The Films of Kenneth Branagh

Front Cover
Greenwood Publishing Group, 2006 - Performing Arts - 204 pages

Between the release of Henry V in 1989 and Love's Labour's Lost in 2000, Kenneth Branagh directed eight major films in a wide variety of genres, ranging from film noir to horror to comedy, and continually startled audiences around the world with his audacious and energetic film style. Initially following in the footsteps of Orson Welles and Laurence Olivier, Branagh has placed himself among the small collection of actors who have transformed themselves into award-winning directors as well. In this, the first comprehensive English-language treatment of Branagh's feature films, Crowl delves deeply into the work of this bold artist, demonstrating the means by which Branagh manages to produce films that appeal to the general public even while treating texts and themes that are traditionally relegated to the realms of academic institutions and high art. As with Branagh's own work, readers cannot help but be entertained.

After an introduction discussing Branagh's transition from actor to filmmaker, Crowl proceeds to examine all eight of Branagh's major English language films, including: Henry V, Dead Again, Peter's Friends, Much Ado About Nothing, Mary Shelley's Frankenstein, A Midwinter's Tale, Hamlet, and Love's Labour's Lost. A chronology and filmography are also provided here, as is a new and exclusive interview with the filmmaker himself. Featuring photos on the sets and behind the scenes of many of Branagh's most popular films, this work is ideal for film lovers, film students, and students and readers of Shakespeare.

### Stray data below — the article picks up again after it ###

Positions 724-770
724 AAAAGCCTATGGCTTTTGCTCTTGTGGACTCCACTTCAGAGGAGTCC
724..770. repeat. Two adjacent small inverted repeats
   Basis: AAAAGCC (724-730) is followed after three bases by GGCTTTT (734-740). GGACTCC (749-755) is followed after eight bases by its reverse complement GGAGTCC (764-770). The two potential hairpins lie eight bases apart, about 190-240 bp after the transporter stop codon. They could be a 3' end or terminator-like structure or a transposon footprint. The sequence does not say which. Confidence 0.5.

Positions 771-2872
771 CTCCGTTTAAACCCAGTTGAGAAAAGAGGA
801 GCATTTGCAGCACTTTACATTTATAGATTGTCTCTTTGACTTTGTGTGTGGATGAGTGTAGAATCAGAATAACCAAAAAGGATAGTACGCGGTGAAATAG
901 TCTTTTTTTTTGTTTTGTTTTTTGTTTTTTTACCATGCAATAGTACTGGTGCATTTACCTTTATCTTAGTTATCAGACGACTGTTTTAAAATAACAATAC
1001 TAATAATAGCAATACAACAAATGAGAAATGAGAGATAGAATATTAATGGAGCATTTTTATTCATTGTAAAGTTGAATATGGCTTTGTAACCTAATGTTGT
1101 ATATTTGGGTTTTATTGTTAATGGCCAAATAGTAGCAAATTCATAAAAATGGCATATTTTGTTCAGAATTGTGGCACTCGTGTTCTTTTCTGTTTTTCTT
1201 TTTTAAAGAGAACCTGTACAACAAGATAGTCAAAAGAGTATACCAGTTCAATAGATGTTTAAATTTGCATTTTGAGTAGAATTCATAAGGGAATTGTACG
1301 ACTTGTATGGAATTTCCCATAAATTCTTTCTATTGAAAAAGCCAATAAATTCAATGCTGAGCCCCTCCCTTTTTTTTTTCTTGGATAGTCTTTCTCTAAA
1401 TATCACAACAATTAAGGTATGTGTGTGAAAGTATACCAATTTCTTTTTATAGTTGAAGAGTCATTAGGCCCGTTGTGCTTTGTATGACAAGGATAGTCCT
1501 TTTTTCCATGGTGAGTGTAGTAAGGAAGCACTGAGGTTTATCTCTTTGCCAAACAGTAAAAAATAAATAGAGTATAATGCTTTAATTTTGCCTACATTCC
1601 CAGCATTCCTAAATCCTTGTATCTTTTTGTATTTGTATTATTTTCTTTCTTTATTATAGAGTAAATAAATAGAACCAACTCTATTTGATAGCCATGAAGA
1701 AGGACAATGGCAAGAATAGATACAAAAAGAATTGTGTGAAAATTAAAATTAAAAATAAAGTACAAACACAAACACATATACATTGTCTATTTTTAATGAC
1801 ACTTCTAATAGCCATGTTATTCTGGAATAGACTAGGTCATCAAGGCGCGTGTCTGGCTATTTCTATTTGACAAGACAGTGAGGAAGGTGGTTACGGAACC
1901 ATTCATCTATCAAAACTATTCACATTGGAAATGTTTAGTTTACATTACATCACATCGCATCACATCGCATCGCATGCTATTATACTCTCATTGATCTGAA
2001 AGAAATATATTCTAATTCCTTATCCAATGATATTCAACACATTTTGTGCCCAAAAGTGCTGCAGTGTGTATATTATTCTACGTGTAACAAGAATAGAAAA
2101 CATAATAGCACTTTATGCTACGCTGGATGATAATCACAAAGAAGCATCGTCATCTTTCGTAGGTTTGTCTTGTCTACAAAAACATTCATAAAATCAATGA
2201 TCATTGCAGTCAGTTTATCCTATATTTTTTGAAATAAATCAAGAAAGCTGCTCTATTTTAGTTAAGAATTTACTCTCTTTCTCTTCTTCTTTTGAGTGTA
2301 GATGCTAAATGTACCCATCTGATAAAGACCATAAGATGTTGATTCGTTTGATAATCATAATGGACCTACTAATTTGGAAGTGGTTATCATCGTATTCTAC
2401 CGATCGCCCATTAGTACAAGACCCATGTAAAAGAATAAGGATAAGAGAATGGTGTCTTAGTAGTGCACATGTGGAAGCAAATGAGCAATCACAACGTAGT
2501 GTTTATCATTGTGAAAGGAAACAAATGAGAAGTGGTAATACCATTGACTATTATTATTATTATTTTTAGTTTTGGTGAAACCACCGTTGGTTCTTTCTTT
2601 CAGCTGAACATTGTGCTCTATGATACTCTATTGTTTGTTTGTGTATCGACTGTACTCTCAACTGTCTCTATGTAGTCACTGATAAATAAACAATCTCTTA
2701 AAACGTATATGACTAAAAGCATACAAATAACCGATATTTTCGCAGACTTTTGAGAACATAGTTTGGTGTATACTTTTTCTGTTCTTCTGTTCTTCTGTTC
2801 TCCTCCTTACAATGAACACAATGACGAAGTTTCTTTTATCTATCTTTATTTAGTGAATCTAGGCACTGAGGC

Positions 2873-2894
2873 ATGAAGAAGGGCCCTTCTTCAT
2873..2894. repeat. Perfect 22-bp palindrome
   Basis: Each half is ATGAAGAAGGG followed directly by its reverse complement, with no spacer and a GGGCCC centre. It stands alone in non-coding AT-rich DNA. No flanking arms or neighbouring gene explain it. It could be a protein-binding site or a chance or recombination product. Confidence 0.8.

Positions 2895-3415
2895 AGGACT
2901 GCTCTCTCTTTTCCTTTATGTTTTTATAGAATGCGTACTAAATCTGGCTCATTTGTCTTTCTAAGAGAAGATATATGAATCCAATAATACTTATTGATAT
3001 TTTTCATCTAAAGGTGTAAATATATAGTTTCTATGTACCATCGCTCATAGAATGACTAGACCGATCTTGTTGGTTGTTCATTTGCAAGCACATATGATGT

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The Actor as Filmmaker
Henry V
Dead Again
Peters Friends
Much Ado About Nothing
Mary Shelleys Frankenstein
A Midwinters Tale
Loves Labours Lost
Interview with Kenneth Branagh
Kenneth Branagh Filmography
A Chronology of Kenneth Branaghs Work as an Actor Writer and Director on Film Stage and Television

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Page 76 - Sigh no more, ladies, sigh no more, Men were deceivers ever ; One foot in sea, and one on shore ; To one thing constant never : Then sigh not so, But let them go. And be you blithe and bonny ; ' Converting all your sounds of woe Into Hey nonny, nonny.
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Page 156 - Subtle as Sphinx : as sweet and musical As bright Apollo's lute, strung with his hair: And when Love speaks, the voice of all the gods Make heaven drowsy with the harmony.

About the author (2006)

Samuel Crowl is Trustee Professor of English at Ohio University where he has taught since 1970. He is the author of two books on Shakespeare, as well as numerous essays, articles, reviews, and interviews on all aspects of Shakespeare in performance. He has been honored many times for outstanding teaching and has lectured widely on Shakespeare at universities and conferences here and abroad, including the Shakespeare Institute and the International Globe Center.

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